There are several limitations of our study. First, we did not examine the plasma concentration of rivaroxaban in this study. However, we did not observe any bleeding complication throughout the study period in the treated mice. Secondly, FXa activates PAR1 as well as PAR2, although we focused only on the role of PAR2 in this study. PAR1 might contribute to the result of this study. Also, we used systemic deletion model of PAR2 in this study. Smooth muscle cells and leukocytes express PAR26,7. Therefore, the activation of PAR2 on these cell types might participate in our results. Thirdly, we observed a reduction of triglyceride by the administration of rivaroxaban in STZ-induced diabetic WT mice. In our previous studies, rivaroxaban did not reduce triglyceride level in WT mice and apolipoprotein e-deficient mice. Triglyceride level in STZ-induced diabetic WT mice was shown to be higher than that in non-diabetic mice in other studies53. The results of the present study might be because of the mouse model we used. Further studies are needed in relation to this. Fourthly, we did not examine dose dependent effects and effects of other FXa inhibitor. These investigations would provide stronger evidence for the effectiveness of rivaroxaban or FXa inhibition on diabetes-induced endothelial dysfunction. Last, the results of our present study were obtained from only basic studies. Therefore, the results of our study might not applied to clinical situation directly. On the other hand, we showed that clinically approved rivaroxaban, a FXa inhibitor, inhibited the development of diabetes-induced endothelial dysfunction. Together with our previous studies that reported atheroprotective effects of rivaroxaban, the results of our present study might explain one of the mechanisms for recent clinical studies that reported fewer cardiovascular events in patients with coronary artery disease treated with rivaroxaban compared with the control15,16. Also, we used not only pharmacological blockade of FXa by using rivaroxaban but also PAR2 deficient mouse model or ex vivo vascular reactivity experiments using AP-II. These experiments allowed us to examine the effects of FXa or PAR2 from multiple aspects. We thought that these are the strength of our present study.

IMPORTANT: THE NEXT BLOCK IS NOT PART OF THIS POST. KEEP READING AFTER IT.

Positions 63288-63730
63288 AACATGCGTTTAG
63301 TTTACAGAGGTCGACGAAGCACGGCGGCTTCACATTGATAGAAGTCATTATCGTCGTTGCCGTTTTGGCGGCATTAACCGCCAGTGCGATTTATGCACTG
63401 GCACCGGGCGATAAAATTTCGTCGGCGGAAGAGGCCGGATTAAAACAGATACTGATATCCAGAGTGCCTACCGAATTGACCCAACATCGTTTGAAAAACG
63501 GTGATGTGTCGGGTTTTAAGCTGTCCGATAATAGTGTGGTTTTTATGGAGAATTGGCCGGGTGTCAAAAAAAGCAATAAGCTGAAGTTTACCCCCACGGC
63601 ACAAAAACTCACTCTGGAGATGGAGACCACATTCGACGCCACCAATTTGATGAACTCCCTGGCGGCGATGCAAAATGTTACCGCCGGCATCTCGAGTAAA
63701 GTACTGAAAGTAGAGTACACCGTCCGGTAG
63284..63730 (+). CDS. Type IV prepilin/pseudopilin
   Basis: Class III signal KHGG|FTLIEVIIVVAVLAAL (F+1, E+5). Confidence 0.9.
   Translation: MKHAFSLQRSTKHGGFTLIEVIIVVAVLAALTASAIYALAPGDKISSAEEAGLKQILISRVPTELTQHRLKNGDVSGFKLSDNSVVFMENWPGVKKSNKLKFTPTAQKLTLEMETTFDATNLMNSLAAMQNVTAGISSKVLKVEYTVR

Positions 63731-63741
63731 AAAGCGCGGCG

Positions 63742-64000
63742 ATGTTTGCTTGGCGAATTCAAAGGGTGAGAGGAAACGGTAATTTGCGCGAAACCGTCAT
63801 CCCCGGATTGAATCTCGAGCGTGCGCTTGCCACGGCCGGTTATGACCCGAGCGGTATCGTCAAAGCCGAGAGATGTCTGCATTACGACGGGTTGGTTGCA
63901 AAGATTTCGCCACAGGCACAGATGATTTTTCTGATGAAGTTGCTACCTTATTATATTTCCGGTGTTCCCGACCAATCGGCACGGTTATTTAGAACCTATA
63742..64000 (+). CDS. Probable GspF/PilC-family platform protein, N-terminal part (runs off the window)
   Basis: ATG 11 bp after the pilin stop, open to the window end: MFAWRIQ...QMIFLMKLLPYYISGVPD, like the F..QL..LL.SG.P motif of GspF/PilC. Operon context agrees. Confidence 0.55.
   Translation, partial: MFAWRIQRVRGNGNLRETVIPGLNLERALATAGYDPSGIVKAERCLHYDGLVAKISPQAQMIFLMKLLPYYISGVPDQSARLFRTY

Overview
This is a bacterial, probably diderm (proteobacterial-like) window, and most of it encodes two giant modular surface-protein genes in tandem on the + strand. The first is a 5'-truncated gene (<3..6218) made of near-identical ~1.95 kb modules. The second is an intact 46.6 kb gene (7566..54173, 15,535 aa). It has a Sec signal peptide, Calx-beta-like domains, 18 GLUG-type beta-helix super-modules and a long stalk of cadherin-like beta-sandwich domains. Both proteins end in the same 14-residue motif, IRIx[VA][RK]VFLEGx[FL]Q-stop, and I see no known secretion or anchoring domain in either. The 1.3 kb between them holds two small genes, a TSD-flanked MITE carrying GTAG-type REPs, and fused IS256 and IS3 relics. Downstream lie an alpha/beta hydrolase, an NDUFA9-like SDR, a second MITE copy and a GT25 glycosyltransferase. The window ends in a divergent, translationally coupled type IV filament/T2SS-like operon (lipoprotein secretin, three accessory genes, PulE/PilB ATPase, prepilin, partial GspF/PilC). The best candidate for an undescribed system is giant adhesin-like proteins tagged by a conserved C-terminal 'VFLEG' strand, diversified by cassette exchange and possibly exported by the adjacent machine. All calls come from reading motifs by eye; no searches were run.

In conclusion, our study demonstrated that rivaroxaban attenuated the development of endothelial dysfunction in diabetic mice, independently of blood glucose level, possibly through partial inhibition of FXa-PAR2 signaling. Rivaroxaban may provide a therapeutic option for diabetes-related endothelial dysfunction, and FXa and/or PAR2 might be a potential therapeutic target for this disease condition.

Materials and Methods

Animal and drug administration